A new requirement that police investigating a death quickly notify that person’s next of kin will go into effect in October following the governor’s Monday endorsement of a bill stemming from the painful experiences of two Bridgeport families.
Gov. Ned Lamont signed the legislation, which gives investigating officers 24 hours to contact a deceased person’s family or document why notification was not made. In egregious cases, the law gives the state Inspector General the authority to recommend repealing the certification of officers who fail to make contact.
The bill passed unanimously through both chambers of Connecticut’s legislature in April. It was written as a response to the Bridgeport Police Department’s handling of the deaths of Lauren Smith-Fields and Brenda Lee Rawls on the same night in December. Neither family was notified by police when the two women died in separate incidents.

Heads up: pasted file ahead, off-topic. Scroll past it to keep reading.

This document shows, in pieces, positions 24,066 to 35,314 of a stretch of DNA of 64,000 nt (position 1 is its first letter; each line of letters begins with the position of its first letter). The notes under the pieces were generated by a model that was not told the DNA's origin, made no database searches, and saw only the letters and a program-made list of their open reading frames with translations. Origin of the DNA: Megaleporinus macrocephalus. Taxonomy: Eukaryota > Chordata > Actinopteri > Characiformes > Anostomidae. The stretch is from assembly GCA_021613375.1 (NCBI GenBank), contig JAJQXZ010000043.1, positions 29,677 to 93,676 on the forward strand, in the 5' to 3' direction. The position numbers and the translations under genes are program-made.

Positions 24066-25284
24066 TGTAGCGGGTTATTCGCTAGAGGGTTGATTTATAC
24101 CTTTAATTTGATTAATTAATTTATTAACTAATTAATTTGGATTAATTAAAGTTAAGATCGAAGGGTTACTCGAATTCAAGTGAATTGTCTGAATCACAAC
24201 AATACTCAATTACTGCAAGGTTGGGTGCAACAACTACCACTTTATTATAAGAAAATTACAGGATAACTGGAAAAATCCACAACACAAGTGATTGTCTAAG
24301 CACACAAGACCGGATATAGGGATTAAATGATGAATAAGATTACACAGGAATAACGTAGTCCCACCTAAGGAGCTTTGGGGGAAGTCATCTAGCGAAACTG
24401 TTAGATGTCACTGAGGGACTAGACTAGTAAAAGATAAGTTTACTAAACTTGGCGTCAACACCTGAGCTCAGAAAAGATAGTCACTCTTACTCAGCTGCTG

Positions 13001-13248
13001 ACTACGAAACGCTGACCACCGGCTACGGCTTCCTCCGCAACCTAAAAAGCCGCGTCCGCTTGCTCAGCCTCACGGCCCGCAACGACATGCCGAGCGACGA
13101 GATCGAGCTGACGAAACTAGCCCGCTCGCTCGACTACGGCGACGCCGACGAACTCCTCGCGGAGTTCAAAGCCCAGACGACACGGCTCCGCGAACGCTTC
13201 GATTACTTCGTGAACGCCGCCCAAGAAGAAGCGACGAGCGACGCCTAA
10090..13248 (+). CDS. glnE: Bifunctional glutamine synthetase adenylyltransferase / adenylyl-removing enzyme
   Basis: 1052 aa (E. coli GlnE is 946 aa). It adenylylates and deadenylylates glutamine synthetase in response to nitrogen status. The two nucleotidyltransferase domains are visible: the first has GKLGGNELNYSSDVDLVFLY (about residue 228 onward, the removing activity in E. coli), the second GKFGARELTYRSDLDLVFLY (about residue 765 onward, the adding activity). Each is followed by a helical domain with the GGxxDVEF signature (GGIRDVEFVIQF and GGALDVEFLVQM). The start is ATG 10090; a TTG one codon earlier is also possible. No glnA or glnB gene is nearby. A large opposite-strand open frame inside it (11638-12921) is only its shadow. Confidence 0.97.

During a Judiciary Committee hearing in March, members of both families described the heartbreak of having to piece together what had happened without a call from authorities. Smith-Fields’ mother recalled searching for her daughter and arriving at her apartment a day after her death.
“The note on the door said, ‘If you’re looking for Lauren, call this number.’ And it was the landlord’s number,” Shantell Fields said. “He was the one that told my son and I that my daughter was deceased. It was not the Bridgeport Police Department.”
The incidents in Bridgeport resulted in the city’s mayor ordering the police department to place two detectives on leave. The governor’s Monday signature on the bill came less than a week after the Connecticut Post reported that an arbiter had concluded that one of those detectives should be reinstated.